Swarthmore's administration and Board of Managers makes decisions each year about adjustments to Swarthmore's annual operating budget. The budget includes compensation of faculty and staff, including salaries and benefits. Decisions about compensation levels are based on economic and market conditions and on organizational needs. Neither general increases to the budget, nor individual salary raises, are automatic. Decisions about increases take into account a number of factors, including the external marketplace within which we compete to hire and retain employees, internal equity among comparable positions within the College, and individual performance. When salary adjustments are warranted, it has been College practice to make most such adjustments with the start of its fiscal year, which is currently July 1. Employees who have been in their positions for a short period of time (less than six months) may not be eligible for July 1st increases. Please check with your supervisor or Human Resources.
Promotion to a job in a higher salary grade involves taking on significantly greater responsibilities. It usually warrants a salary increase to recognize these additional responsibilities and to ensure that a staff member’s salary is consistent with the salary grade. An exception may be if the staff member is already very highly paid in his/her current job.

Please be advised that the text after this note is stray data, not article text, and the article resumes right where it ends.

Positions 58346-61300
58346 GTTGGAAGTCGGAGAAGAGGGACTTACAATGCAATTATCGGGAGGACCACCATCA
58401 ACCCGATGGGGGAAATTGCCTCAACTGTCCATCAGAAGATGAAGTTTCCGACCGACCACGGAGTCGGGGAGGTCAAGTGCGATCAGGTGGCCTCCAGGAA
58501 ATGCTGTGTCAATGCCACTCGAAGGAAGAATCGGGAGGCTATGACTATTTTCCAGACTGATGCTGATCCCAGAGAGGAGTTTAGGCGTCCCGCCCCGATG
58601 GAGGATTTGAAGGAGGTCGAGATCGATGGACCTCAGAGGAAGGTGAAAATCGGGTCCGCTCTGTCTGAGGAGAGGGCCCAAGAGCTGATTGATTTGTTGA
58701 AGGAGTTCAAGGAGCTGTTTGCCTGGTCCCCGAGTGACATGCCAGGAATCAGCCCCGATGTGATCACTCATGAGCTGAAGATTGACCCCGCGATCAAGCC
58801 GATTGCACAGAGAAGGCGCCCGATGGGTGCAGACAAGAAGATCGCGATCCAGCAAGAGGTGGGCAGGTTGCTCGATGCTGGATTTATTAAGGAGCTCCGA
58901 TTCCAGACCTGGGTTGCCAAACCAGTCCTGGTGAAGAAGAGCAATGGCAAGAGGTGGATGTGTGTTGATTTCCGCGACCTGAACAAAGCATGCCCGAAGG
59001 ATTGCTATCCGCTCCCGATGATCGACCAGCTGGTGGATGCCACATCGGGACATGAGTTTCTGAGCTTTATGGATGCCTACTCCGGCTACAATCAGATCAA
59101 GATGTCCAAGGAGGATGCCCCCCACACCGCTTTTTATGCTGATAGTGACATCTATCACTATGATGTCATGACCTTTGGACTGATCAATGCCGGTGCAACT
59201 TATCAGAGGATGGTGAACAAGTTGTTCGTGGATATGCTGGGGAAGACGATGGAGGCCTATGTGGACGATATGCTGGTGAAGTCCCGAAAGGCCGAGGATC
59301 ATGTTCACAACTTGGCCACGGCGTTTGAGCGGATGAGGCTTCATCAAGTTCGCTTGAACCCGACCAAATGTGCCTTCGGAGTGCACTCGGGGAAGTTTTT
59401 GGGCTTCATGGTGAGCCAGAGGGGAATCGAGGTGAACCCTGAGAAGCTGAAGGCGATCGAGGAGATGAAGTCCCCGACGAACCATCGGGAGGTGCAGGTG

Managers should recommend a salary within the new grade, based on the employee’s skill, knowledge, experience, and performance. Since circumstances vary and each staff member has a different salary history, it is important to consider multiple factors when making pay decisions relating to advancement. These factors include:
- Degree of increase in responsibilities.
- Current level of performance compared to expectations.
- Current salary relative to the new grade.
- Salary compared to peers in the new grade with similar skills, knowledge and competencies.
- Importance (and possible scarcity) of the role and the employee’s skills to Swarthmore.
- Depth and breadth of the employee’s skills.
Staff who are interested in a posted position are encouraged to apply through the Human Resources web site.
Swarthmore College pays all non-exempt staff on a bi-weekly basis. Your supervisor can provide you with a list of paydays and the dates time sheets are due. All exempt staff are paid on the 15th of each month for work performed between the 1st and the 30th of that month.
For your convenience, paychecks are processed through Direct Deposit to your personal bank account(s) and pay records are available on MySwarthmore. Under certain circumstances, if you are unable to have your check processed through direct deposit, please contact the Payroll department to make alternate arrangements.
Swarthmore deducts federal, state, and local income taxes, as well as all appropriate payroll deductions for benefits. Swarthmore has the right to deduct money from your paycheck for obligations owed to the College or others, such as legally imposed levies and garnishments made against your salary. If you have any questions about garnishments and levies, contact the Payroll Office. You should review each paycheck or deposit notice. If you believe there is an error, or if you have a question about your pay or deductions, bring it to your supervisor's attention immediately.